Apple’s big security upgrades will save you from yourself

“During this week’s WWDC keynote, executives touted improvements to popular services like Siri, iMessage, and Apple Music. They demonstrated exciting new uses for nascent features like 3D Touch. Amid all the fuss, though, they neglected to talk much about the security measures coming to MacBooks and iPhones this fall,” Brian Barrett reports for Wired. “hat’s a shame, because there are lots. And they’re going to significantly alter how you interact with your Apple devices.”

“While Apple appears to have delayed some of its bigger security projects — most notably, encrypting iCloud backups so that not even Apple can access them — it’s still showing serious ambition, sometimes in surprising places,” Barrett reports. “The result will be an iOS and macOS experience that trades convenience for protection in a few key ways. Apple will introduce small frustrations now, to prevent large, even unfixable, frustrations down the road.”

“Think of it like this: Your iPhone and Mac are a house, and Apple’s covering up as many outlets as it can,” Barrett reports. “That’s a pain when you need to plug something in, but at least you won’t wind up electrocuted.”

Read more in the full article here.

MacDailyNews Take: Myriad security improvements are coming soon to our already highly secure operating systems!


  1. First, I’m glad about increased security – of course.

    Second, I have begun to wonder from time to time whether Apple has hired a bunch of ex-Microsoft coders. There is an increasing lack of elegance in some of their approaches. While I don’t know yet what the pain will entail, somehow I think SJ would not have stood for it. Remember the Mac/PC commercials and the fun they had making fun of all the awkwardness that the new security measures in Vista subjected the poor Windows user to. I can hear someone saying (if SJ was around today), “Steve, this is the only way this can be done” and him saying, “No, I don’t accept that – yes to the added security, no to added pain for the user. Come back when you’ve got it right. Period.”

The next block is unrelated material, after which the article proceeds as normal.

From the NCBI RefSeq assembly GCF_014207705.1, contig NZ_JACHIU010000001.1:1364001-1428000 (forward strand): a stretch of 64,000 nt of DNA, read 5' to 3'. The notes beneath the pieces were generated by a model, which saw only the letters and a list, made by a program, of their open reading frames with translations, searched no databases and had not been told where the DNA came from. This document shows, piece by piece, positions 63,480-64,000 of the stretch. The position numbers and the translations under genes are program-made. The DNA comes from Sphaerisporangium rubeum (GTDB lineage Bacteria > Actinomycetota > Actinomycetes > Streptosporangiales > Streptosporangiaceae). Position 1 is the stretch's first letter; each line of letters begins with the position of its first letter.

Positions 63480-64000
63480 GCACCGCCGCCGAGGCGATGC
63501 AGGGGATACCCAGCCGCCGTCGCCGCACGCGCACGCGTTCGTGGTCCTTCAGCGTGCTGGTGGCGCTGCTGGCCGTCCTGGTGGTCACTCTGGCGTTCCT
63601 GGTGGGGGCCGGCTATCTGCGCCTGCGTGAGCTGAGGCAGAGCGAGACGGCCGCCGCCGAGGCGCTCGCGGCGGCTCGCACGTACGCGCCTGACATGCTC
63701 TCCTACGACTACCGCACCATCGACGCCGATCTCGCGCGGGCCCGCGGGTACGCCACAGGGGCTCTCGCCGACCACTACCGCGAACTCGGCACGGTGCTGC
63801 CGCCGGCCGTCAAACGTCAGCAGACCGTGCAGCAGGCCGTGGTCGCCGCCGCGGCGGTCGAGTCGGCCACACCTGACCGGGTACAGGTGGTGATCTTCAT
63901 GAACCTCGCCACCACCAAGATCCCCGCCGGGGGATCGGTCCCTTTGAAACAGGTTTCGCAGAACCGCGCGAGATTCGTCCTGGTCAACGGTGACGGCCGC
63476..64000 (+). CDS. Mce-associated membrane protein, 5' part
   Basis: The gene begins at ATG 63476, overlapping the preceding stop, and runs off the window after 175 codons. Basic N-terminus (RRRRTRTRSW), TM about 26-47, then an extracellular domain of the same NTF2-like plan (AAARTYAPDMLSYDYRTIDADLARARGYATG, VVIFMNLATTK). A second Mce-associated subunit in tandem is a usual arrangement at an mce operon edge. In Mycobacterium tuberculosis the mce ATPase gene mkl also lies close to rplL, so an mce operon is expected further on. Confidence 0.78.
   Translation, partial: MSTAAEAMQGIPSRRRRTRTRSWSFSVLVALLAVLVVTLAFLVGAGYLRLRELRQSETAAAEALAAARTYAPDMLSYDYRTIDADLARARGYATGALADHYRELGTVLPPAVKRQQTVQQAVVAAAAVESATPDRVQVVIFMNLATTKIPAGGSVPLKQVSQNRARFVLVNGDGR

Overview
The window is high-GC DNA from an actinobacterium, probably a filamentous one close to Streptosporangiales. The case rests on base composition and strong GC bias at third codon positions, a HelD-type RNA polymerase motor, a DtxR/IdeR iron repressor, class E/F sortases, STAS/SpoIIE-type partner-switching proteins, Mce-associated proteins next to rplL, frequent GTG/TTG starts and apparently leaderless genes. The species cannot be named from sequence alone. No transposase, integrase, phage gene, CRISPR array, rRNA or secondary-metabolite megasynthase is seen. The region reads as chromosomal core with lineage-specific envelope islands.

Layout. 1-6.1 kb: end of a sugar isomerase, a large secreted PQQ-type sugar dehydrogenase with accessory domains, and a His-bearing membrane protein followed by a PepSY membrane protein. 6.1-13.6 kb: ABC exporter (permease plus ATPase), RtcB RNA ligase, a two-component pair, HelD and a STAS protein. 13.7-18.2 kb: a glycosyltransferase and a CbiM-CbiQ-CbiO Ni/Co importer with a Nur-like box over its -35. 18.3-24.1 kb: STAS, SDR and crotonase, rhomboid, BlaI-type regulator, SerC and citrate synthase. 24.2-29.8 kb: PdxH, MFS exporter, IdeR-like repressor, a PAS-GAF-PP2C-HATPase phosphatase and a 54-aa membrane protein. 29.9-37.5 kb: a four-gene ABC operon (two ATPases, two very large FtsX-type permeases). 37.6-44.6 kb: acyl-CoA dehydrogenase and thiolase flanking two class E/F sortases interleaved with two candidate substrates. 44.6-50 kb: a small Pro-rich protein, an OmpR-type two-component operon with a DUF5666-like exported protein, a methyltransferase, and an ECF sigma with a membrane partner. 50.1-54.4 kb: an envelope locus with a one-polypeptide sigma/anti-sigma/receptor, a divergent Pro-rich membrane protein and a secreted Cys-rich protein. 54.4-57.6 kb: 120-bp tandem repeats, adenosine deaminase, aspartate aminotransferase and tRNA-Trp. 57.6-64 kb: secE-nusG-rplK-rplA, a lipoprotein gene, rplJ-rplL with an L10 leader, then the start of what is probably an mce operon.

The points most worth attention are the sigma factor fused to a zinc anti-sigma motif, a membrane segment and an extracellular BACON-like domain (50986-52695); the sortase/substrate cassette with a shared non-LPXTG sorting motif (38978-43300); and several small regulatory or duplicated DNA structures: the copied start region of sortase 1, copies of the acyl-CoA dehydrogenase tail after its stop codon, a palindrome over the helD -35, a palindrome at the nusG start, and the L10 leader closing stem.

I was glad to hear about added Continuity features, but I hope they make sure they work first. When they introduced them, it was one of the frustrating experiences of coming face to face with Apple products not “just working” any more.

    Love Apple, but they need to right the ship with regards to consistency in software releases. If this one is another disaster / broken mess, they will weaken the argument for Apple products – this should be the number one priority – quality in software to match quality in hardware.

    1. Microsoft do have some excellent coders, but the problem with Microsoft is not the coders themselves, but the constraints that they have to operate within.

      If they understand that Apple works in a different way and requires tight, simple and elegant code, then they should be able to work very effectively within Apple and make a valuable contribution.

      A good coder is a good coder irrespective of who they have previously worked for and the same is equally true of a bad coder. It’s down to Apple’s managers and team leaders to ensure that everybody is producing the sort of end product that Apple needs.

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